Widow of HealthAlliance patient sues hospital, EHR vendor for not releasing husband's medical records  

The widow of a former lung cancer patient at HealthAlliance Hospital is suing the Kingston, N.Y.-based hospital and its EHR vendor, Ciox Health, for allegedly withholding her deceased husband's medical records, according to the Times Herald-Record

Sherry Russel recently filed the lawsuit against HealthAlliance Hospital, part of Valhalla, N.Y.-based Westchester Medical Center Health Network, and Ciox Health, claiming that the EHR vendor will not release her deceased husband's electronic medical records. 

Ms. Russel said she needs the records for a separate malpractice lawsuit against the hospital that her attorney must file by Sept. 11 to comply with the state's statute of limitations. Ms. Russel's husband died in October 2019. She said she specifically needs records from March 2017 that she claims include a chest X-ray report showing a HealthAlliance Hospital radiologist missed a lung tumor that other medical practitioners did not identify until a year later when it grew to 2 inches in diameter.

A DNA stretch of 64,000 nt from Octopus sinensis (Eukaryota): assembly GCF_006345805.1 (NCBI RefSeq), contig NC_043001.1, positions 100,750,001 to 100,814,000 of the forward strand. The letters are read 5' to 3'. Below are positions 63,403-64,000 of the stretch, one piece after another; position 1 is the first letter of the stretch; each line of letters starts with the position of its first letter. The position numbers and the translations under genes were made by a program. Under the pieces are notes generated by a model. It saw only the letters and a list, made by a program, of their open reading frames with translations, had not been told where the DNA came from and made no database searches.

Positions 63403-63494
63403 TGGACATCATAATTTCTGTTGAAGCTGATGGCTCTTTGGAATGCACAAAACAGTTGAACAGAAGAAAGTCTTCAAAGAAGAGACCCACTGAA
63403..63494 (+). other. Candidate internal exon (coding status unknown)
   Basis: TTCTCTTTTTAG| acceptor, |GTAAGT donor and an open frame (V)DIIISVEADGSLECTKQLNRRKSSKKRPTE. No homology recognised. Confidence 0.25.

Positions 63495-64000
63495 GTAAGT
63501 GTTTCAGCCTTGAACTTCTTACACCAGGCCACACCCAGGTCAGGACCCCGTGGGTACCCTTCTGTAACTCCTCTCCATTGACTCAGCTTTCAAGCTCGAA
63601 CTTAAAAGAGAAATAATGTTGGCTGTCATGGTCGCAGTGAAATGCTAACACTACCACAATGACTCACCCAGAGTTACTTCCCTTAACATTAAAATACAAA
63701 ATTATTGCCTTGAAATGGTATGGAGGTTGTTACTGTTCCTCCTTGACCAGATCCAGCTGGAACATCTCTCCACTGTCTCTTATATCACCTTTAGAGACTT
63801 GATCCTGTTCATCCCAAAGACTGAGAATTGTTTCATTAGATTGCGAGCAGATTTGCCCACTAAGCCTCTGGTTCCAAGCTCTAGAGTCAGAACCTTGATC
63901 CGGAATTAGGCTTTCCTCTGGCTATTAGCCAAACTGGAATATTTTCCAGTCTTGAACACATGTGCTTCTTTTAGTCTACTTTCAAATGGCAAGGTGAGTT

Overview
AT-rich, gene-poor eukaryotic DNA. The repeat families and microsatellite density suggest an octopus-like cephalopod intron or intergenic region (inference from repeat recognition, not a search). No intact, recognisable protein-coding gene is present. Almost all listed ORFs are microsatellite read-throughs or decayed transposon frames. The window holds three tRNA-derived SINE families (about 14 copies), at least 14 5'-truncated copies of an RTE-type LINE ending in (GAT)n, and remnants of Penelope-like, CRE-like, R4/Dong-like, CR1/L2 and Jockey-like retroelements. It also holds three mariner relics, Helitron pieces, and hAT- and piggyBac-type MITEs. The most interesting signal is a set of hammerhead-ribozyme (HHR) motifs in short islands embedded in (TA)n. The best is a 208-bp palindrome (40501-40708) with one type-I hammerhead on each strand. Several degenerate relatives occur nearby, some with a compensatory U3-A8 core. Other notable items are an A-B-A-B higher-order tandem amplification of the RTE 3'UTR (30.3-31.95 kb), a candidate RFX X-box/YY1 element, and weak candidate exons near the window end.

Both Westchester Medical Center Health Network and Ciox Health spokespeople told the publication they could not comment on pending litigation. 

Ms. Russel's attorney, John Fisher, is seeking class-action status for Ms. Russel's new medical records lawsuit because he said he has more than a dozen clients who are also trying to get electronic medical records from HealthAlliance Hospital, with no success. Ciox Health manages the hospital's medical record requests, and Ms. Russel claims both the vendor and the hospital have been "as unresponsive and as difficult to deal with as possible," during the records request process. 

Ms. Russel's lawsuit states that Ciox Health has responded to her a few times but has insisted they can only provide paper records, which they must charge $0.75 per page for. Her lawsuit claims that she is entitled to electronic versions of her husband's medical records under the federal HITECH Act of 2009, and, with rare exceptions, no more than $6.50 can be charged for the records. 

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